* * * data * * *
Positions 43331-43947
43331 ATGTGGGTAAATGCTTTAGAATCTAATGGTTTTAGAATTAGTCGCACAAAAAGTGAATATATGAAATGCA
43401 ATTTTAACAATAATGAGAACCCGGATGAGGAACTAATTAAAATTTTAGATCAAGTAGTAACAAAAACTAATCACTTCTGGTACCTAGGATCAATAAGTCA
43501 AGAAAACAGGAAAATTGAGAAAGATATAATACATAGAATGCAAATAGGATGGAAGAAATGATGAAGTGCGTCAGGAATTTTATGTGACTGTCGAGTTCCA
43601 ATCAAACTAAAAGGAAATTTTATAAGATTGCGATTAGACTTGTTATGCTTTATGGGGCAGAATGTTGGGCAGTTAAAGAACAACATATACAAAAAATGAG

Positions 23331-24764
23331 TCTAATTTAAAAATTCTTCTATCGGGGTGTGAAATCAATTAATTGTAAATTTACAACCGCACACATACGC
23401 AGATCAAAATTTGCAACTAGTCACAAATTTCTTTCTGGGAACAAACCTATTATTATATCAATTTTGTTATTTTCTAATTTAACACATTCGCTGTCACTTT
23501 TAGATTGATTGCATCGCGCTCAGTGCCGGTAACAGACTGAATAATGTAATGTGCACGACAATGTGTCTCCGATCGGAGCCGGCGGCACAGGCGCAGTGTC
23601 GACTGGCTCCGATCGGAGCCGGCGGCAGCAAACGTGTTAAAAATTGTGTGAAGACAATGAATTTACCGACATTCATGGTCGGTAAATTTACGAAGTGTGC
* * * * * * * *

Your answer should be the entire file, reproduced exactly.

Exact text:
Positions 43331-43947
43331 ATGTGGGTAAATGCTTTAGAATCTAATGGTTTTAGAATTAGTCGCACAAAAAGTGAATATATGAAATGCA
43401 ATTTTAACAATAATGAGAACCCGGATGAGGAACTAATTAAAATTTTAGATCAAGTAGTAACAAAAACTAATCACTTCTGGTACCTAGGATCAATAAGTCA
43501 AGAAAACAGGAAAATTGAGAAAGATATAATACATAGAATGCAAATAGGATGGAAGAAATGATGAAGTGCGTCAGGAATTTTATGTGACTGTCGAGTTCCA
43601 ATCAAACTAAAAGGAAATTTTATAAGATTGCGATTAGACTTGTTATGCTTTATGGGGCAGAATGTTGGGCAGTTAAAGAACAACATATACAAAAAATGAG

Positions 23331-24764
23331 TCTAATTTAAAAATTCTTCTATCGGGGTGTGAAATCAATTAATTGTAAATTTACAACCGCACACATACGC
23401 AGATCAAAATTTGCAACTAGTCACAAATTTCTTTCTGGGAACAAACCTATTATTATATCAATTTTGTTATTTTCTAATTTAACACATTCGCTGTCACTTT
23501 TAGATTGATTGCATCGCGCTCAGTGCCGGTAACAGACTGAATAATGTAATGTGCACGACAATGTGTCTCCGATCGGAGCCGGCGGCACAGGCGCAGTGTC
23601 GACTGGCTCCGATCGGAGCCGGCGGCAGCAAACGTGTTAAAAATTGTGTGAAGACAATGAATTTACCGACATTCATGGTCGGTAAATTTACGAAGTGTGC